The hard drive of a computer refers to the fact that the computer memory can retain any and all stored information that was put in - even if it is not powered. The non-volatile examples would be hard disks, floppy disks, read-only memory, etc. This would be opposite than RAM, as it loses everything when shut down. In regard to the MP3 players, or the digital audio players, there are three main drive types a person should know about: the MP3 CD players; the flash-based player that are low-storage devices; and the hard drive-based players or digital jukeboxes. The last one refers to a device that reads any digital audio files from a hard drive. They are considered better as they have higher capacities, ranging from 128M to 8GB.
Solid state with no moving parts, they are considered very resilient. It is projected that flash-based media will surpass the hard drive based players, making them obsolete. Images and video media support is becoming quite accepted among hard drives, due to their capacity and physical size.
So with all this in mind, it is time to look at how it relates to the MP3 devices and what you want to buy. The first thing in picking the right hard drive player is to decide just what you are hoping to get out of the device. Are you looking for a hard drive player that can hold a few audio books for a long trip? Are you looking for a hard drive player that can hold your entire music collection? Or are you just looking for a hard drive player that looks pretty? Hopefully it's not the last option or you may want to consider a nice, shiny walkman. If you are simply looking for a hard drive player that will hold an audio book or two then one of the more affordable players with a few gigs of memory should do just fine. If you are looking for something to store your entire music collection on then you need to do a little math. Currently you can find hard drive players with memory space from 1GB of memory all the way to 60GB of memory - so, how much do you need? With a massive music collection, you are looking at a pretty high end hard drive player, unless you are willing to weed out all of the songs you don't want off of every CD.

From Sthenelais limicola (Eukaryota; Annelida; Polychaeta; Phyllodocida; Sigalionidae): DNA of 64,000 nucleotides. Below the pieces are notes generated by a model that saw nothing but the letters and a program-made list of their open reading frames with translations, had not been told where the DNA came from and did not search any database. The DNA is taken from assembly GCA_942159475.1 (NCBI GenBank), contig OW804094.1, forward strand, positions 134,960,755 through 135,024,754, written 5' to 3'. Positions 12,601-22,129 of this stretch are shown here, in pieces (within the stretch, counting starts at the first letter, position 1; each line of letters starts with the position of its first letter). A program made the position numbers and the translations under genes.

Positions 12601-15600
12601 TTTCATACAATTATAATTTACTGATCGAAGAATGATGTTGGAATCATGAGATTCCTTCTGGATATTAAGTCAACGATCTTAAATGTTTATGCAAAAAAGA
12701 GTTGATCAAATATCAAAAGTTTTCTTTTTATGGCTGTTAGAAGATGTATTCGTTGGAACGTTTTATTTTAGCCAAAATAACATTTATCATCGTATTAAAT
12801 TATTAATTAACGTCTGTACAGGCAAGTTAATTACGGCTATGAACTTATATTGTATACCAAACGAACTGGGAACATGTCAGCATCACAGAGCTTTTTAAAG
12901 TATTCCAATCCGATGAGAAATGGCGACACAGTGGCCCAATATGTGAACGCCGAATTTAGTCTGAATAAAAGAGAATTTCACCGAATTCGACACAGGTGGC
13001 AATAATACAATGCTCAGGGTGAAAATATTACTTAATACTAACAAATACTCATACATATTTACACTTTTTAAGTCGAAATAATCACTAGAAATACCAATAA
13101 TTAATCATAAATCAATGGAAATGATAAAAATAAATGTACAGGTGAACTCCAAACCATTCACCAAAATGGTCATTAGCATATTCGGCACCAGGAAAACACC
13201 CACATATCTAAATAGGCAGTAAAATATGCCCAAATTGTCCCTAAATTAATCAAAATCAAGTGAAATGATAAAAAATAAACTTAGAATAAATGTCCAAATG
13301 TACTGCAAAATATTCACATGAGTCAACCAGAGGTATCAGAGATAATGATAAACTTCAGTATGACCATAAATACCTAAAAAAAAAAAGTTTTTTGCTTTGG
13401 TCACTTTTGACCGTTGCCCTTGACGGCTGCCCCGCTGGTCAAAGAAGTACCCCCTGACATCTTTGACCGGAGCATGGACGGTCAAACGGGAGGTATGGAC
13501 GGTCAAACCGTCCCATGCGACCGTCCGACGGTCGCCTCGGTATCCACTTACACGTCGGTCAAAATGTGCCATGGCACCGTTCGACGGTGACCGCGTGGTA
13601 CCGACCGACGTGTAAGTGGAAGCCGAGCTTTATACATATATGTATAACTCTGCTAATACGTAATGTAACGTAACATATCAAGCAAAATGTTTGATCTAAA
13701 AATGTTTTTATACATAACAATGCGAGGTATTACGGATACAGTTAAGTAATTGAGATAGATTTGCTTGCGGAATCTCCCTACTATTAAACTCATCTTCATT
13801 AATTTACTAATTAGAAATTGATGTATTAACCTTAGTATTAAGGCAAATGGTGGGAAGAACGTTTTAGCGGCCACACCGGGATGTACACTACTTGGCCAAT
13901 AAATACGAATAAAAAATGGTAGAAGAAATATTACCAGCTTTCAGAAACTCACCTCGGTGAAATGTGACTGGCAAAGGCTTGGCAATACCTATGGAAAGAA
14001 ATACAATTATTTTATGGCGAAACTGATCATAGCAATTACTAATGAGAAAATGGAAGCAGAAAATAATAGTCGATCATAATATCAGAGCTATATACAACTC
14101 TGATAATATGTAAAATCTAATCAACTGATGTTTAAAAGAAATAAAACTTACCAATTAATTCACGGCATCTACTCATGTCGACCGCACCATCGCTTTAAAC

This takes forever and is strongly discouraged. It is difficult for some to grasp just how much music you can fit on to each size of hard drive player, but a general rule of thumb is 500 songs per gigabyte. So 4GB will give you roughly 2,000 songs and 60GB will give you around 30,000 songs. Finally, decide what types of extras are important to you in a hard drive music player. Do you want to be able to view photos, watch videos, or do both? Would you like to have an FM tuner or recorder? Is optional data storage important to you? Is it important for you to have accessories (belt clips and cases, etc.
) for your hard drive player? You may not want any of these, but it is best to choose which you would want because almost all of the MP3 devices will come with something "extra" now to entice buyers into their stores. So, you might as well get something now that you will use later on.
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